As a parent, I would definitely want to know if my child was acting as a XXX tour guide. I don't think you need to pass judgement, but you would do well to let James' parent know what you know. I would do it face to face unless you are going to be super judgmental. I would want to know, but I wouldn't want just a letter or an email, because my wife would go nuts worrying about what wasn't said.

More importantly is how you handle your own son. Probably won't be that dramatic, but only time will tell.

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answered 16 Nov '09, 03:28

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MrChrister
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Agreed. We'll definately inform James' parents. We're good friends with them, which helps. Our approach will be one of concern, not condemnation or criticism. Before doing so, I'll talk to my son again. I want make sure I know how they got on the topic and how long it lasted.

(16 Nov '09, 03:47) Matthew Sposato

Since your son already knows it was a bad thing to do, I think you shouldn't make a big issue of it. Otherwise the action may very well be used to get attention later on.

As for the other parents; I usually break this kind of news as objectively as possible. Trying not to show my values or my understanding of their values. People tend to be very defensive about their children. Let them take their time to react. Tomorrow you have a days lead on them so don't force them in to a reaction at once.

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answered 16 Nov '09, 12:14

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Idstam
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Your son sounds like he behaved extremely well, in the circumstances, I think you should be proud of how he acted, and let him know you are.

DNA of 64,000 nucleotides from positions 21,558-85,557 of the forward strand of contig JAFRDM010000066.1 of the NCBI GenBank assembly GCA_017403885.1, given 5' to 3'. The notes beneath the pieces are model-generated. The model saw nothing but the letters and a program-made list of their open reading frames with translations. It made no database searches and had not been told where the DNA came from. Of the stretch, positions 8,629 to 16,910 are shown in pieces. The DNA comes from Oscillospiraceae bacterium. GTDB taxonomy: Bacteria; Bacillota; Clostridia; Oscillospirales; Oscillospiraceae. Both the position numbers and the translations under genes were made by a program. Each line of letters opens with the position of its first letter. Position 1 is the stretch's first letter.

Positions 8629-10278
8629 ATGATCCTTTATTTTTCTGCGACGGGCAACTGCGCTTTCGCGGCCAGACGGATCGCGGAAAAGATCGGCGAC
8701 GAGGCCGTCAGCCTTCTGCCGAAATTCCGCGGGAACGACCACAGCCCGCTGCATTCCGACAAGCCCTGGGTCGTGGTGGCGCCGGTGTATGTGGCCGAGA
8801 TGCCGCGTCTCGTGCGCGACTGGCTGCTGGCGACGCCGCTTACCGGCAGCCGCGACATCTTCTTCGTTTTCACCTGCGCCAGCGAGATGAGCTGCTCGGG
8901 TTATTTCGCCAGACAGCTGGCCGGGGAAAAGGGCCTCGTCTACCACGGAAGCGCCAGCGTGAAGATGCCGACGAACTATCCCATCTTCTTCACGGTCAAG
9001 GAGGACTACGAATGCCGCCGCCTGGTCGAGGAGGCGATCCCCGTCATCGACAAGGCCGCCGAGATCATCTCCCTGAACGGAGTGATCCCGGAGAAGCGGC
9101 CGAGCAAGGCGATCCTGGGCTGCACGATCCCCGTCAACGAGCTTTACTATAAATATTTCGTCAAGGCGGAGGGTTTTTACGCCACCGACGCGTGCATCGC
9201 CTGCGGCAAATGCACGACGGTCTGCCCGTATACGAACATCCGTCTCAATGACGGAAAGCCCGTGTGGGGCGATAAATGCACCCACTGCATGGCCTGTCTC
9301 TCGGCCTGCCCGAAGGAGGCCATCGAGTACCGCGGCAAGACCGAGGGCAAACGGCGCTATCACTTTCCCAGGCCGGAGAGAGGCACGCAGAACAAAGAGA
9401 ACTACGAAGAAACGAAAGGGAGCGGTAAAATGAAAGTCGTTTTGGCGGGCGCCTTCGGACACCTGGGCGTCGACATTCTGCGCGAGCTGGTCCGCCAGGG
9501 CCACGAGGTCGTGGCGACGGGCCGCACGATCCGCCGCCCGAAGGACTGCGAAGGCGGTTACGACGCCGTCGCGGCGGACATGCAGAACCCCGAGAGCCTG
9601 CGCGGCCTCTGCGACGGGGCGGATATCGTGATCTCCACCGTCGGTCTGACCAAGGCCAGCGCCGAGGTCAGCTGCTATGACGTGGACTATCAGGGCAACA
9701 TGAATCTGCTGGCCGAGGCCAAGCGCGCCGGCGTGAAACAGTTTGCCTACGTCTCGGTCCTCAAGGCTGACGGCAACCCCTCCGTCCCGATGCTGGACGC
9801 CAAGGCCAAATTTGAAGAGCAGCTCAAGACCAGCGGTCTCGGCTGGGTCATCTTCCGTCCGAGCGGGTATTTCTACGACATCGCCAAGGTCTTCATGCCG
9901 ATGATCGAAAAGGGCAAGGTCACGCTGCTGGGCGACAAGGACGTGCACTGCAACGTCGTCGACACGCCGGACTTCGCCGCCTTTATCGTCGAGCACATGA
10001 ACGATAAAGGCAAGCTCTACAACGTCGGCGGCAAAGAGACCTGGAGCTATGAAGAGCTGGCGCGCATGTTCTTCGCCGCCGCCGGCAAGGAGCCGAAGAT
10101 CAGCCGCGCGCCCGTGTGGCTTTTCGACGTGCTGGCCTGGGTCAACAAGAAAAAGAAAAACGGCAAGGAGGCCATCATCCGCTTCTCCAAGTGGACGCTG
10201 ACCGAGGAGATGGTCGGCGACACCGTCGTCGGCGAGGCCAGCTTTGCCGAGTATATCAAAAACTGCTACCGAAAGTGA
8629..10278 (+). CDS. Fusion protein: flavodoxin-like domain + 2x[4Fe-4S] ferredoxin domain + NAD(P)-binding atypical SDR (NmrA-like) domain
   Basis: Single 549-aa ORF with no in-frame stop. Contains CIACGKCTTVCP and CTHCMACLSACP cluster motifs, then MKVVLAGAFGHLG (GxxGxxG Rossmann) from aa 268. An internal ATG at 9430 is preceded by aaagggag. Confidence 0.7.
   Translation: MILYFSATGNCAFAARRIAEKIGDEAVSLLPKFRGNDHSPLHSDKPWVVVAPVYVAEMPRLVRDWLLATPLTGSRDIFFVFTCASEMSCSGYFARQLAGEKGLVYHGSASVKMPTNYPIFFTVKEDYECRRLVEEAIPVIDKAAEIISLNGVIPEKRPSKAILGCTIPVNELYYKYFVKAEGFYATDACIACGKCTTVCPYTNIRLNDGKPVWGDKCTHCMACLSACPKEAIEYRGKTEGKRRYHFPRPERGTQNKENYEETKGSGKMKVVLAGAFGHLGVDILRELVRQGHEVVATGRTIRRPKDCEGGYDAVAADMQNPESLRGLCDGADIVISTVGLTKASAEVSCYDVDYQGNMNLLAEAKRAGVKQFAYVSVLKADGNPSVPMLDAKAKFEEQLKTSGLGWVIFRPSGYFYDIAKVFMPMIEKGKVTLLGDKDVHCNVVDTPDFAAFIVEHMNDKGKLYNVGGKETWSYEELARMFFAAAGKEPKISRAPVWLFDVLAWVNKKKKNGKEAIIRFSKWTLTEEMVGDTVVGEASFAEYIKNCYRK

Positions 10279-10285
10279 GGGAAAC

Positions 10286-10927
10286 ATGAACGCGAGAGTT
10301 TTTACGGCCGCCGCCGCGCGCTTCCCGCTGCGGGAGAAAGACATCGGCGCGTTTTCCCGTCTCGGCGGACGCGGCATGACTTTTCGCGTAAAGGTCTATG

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answered 16 Nov '09, 14:19

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Meg Stephenson
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Thanks Meg. I did use this as an opportunity to let him know he did the right thing and that I was proud of him.

(17 Nov '09, 05:34) Matthew Sposato

This just happened to me last night, which is how I found this post/thread. my eight year old found it...he was being silly and googled something about naked...not sure why he wanted to see naked anything but that is how he got started w/ the sites popping up. I am so upset that his young mind saw such disturbing images . I talked to him about what he saw and told him that the content is distorted etc..but I still am really worried about what he saw! I truly learned my lesson about never allowing a child on the computer out of site!

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answered 07 Jun '10, 21:39

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jamie
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Um, I think I know why an 8-year old boy would want to see naked things -- pretty much the same reason as the rest of us, only possibly more curious because it's novel. I don't think you should be worried about it, remember that our pre-internet generation was passing around Playboys (or worse) at that age and were not damaged. Previous generations had even more direct sex experience without damage (think one-room house with parents needing to have sex, not to mention living on a farm with mating animals a part of daily life).

(15 Jun '10, 07:22) lgritz
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Asked: 16 Nov '09, 03:20

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Last updated: 07 Jun '10, 21:39